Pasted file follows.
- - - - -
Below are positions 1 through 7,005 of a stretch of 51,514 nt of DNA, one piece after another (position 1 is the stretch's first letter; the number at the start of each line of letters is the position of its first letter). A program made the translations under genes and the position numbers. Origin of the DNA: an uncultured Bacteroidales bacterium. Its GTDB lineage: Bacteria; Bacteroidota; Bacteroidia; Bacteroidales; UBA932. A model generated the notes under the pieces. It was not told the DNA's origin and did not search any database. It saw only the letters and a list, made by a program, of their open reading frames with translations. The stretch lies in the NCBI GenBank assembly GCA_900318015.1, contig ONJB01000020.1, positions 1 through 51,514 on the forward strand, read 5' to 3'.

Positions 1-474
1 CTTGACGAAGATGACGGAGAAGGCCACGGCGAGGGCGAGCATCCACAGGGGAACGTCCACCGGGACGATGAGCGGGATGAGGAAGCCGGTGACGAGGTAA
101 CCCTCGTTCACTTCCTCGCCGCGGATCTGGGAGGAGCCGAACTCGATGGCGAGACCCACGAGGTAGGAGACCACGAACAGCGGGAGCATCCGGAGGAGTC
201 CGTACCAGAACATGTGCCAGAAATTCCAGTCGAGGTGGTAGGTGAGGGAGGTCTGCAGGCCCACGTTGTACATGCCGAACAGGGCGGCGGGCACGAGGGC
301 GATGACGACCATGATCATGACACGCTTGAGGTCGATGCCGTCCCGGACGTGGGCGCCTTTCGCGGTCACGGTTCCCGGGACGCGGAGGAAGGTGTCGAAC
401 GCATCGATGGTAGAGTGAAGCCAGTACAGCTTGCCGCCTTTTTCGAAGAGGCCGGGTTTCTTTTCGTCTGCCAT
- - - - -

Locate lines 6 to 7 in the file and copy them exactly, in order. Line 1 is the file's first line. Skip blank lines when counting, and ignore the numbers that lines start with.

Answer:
301 GATGACGACCATGATCATGACACGCTTGAGGTCGATGCCGTCCCGGACGTGGGCGCCTTTCGCGGTCACGGTTCCCGGGACGCGGAGGAAGGTGTCGAAC
401 GCATCGATGGTAGAGTGAAGCCAGTACAGCTTGCCGCCTTTTTCGAAGAGGCCGGGTTTCTTTTCGTCTGCCAT